Yesterday was also the day I was ready. After several meager seasons of telemark skiing, I finally got the guts to get off the big kid lift and ski a steep, powdery black run. This seems like small cookies, but you must understand that I learned to telemark (tele for short) in my 30′s, and it wasn’t easy. Tele skiing is backwards from “regular” or alpine style downhill skiing. It’s also better. It’s more graceful when done correctly; the turns are more deliberate and difficult and there’s more satisfaction at the end of a run. Even the snow you shoosh onto your buddy is richer. I’m not biased. Riding the lift up to the Continental Divide at almost 13,000 feet, I noticed a virtually untracked swath of snowy mountain and said I’m going to ski that– I’m scared, but I’m ready.
And I was. I hopped off, turned left, and found a spot beyond the cornices to pop off the ridge. Sure, I was far from aggressive my first time down, but after a couple long traversing alpine turns, I made amazing, satisfying tele turns all the way down, a far cry from my bunny hill days at Eldora. When I reached the bottom my two front teeth were frozen from the big fat smile on my face.
That’s a little story about being ready for something and it all working out. Pretty nice, huh? Well, I know it doesn’t always work out like that (sometimes we’re not ready, but succeed; sometimes we are ready, but fail; etc), but there is something to get out of it.
This idea came to my attention because I’ve been talking to people lately who want to accomplish things with lifestyle, health, and food, but don’t seem quite ready for what it will require of them. Humans (myself included, and especially Americans, I find) tend to want quick results without careful preparation, mind-shifting, or work in order to get results. We are a pill-popping culture that has not had to watch the proverbial grass grow.
As a nutritionist who does not believe in quick fixes, fad diets, or too much pill-popping, I have to consider for my clients the importance of being ready for whatever their desired goal is because it probably won’t come all too easily. Having the brain, body, and spirit on board is really, really important. If it’s not all packed up and ready for the journey, you’ll just freeze up, stay on the lift, and ride back down to the bottom. No frozen-tooth-smile included.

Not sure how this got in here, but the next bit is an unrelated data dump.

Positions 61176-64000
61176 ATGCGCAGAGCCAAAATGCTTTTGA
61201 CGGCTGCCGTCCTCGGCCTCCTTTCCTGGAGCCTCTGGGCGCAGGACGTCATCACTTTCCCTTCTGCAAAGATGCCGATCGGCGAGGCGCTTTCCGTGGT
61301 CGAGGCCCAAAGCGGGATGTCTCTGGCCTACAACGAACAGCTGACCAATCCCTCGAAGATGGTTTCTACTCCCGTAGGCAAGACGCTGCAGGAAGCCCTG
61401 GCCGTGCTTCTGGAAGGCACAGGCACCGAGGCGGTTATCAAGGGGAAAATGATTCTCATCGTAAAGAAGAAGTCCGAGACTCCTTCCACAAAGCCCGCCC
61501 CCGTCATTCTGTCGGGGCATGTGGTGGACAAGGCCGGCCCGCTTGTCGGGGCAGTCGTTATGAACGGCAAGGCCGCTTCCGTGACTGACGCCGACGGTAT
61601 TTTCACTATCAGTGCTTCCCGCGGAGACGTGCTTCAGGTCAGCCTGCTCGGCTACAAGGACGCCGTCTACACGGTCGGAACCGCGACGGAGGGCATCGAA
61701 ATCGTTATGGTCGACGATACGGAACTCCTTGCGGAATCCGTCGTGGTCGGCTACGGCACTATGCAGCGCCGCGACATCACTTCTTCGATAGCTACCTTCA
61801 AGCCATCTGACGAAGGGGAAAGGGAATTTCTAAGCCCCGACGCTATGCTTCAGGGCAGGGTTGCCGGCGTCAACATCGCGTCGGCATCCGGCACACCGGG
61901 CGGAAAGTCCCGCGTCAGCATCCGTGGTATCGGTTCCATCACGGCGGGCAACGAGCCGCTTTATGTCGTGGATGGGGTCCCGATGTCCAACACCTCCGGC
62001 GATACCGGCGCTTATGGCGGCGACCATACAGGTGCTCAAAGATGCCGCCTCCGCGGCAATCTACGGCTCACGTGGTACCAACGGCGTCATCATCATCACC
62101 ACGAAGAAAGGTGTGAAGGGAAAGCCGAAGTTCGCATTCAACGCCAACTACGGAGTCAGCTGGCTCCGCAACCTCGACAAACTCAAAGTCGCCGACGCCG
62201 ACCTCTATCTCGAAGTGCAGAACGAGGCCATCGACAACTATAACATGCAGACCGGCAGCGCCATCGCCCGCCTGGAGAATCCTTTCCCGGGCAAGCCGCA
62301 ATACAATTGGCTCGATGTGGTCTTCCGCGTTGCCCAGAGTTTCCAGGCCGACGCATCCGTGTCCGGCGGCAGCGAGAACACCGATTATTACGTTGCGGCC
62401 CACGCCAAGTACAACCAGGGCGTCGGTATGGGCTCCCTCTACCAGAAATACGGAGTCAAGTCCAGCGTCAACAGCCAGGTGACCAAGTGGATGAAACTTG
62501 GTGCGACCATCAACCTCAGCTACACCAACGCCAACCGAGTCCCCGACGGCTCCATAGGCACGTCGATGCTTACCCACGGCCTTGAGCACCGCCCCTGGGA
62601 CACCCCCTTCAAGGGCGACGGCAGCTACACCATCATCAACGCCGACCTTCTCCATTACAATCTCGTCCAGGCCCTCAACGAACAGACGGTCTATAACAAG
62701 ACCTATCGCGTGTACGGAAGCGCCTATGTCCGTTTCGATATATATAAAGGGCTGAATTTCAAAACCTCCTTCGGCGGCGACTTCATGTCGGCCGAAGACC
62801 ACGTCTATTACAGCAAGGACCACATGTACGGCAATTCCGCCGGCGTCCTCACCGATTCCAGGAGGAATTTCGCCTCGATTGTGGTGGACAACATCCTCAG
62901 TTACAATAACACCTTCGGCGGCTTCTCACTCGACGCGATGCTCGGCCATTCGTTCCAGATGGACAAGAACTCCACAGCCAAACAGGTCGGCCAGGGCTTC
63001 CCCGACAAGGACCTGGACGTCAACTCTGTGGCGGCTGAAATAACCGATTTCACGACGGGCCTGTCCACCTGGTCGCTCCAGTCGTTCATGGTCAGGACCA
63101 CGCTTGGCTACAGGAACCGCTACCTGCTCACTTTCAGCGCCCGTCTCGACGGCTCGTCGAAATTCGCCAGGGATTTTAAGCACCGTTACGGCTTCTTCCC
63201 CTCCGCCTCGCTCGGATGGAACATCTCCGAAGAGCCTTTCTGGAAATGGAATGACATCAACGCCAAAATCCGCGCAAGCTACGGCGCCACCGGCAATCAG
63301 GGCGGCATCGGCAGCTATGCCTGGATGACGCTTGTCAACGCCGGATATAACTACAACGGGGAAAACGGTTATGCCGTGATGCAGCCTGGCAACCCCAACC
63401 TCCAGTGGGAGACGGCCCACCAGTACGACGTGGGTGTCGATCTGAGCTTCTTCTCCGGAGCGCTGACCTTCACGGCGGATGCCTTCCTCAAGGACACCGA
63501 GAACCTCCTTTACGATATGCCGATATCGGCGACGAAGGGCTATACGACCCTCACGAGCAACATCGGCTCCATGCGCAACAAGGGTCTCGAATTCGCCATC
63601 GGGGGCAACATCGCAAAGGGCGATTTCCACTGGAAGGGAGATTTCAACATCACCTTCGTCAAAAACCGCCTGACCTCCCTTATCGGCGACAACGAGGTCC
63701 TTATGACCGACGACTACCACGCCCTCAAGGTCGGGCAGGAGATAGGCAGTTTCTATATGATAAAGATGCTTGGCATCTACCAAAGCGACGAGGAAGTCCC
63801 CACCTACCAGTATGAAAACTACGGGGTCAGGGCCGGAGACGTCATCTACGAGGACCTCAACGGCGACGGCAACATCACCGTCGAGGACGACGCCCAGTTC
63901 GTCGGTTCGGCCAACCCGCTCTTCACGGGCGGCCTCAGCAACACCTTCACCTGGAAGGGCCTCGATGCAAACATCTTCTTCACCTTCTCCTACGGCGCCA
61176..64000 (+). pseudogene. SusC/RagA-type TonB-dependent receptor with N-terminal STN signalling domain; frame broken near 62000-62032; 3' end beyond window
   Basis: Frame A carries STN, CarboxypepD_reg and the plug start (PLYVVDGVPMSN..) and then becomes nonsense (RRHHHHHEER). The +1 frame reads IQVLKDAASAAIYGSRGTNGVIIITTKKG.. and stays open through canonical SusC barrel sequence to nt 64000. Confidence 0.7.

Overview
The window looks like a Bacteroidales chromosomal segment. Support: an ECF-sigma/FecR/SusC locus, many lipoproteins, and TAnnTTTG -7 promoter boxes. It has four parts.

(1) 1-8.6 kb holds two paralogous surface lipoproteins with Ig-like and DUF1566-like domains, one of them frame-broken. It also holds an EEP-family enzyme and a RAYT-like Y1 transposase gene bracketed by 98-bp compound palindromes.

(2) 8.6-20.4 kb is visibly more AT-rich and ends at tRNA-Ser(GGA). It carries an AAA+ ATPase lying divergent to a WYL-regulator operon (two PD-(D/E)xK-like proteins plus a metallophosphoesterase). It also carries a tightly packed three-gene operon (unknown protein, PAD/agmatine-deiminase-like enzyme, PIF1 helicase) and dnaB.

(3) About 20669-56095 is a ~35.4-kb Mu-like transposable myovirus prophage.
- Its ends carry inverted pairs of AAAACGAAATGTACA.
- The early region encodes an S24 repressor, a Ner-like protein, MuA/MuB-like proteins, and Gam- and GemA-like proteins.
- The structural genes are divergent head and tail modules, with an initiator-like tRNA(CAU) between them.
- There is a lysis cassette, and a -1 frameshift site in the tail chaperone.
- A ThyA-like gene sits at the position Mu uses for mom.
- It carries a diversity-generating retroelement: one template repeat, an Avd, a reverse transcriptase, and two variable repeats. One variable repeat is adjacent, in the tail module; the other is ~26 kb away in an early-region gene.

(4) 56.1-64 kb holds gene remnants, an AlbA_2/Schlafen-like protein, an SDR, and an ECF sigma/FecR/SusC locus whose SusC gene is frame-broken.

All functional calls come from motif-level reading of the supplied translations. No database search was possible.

Here’s a few things you need.
You need to need the thing. Without needing whatever it is, what’s the point? If it’s just someone else saying You should really lose weight or Going paleo is the bomb or Everybody’s doing it (whatever the hell “it” is that particular week), then fuhgeddaboudit. You specifically need to need whatever the thing is. It needs to be right for your individualized you, not someone else, not the masses, not the airbrushed movie stars on the front of the stupid magazines. If getting a six pack for bathing suit season, taking dairy out of your diet, standing on your head for one minute every hour, or climbing El Capitan is right for you and you need it, then maybe it’s time to consider it. Just for you.
You need to want the thing. This is inextricably linked to point A (see above). Also, this might include liking whatever the thing is, and it might not. For me it did, as I happen to love snow and skiing and the views I get from the Divide. It’s good to at least want what you might get out of your thing. For instance, you might not want to remove gluten from your diet, but you might want to stop your acne, migraines, and diarrhea. Or you might not want to spend time with your idiot husband, but you might want to avoid running off to France with Pierre and ruining your kids lives. It’s nice when it works out that you want the thing and what it gives you as well. But you can’t always get what you want, as the saying goes…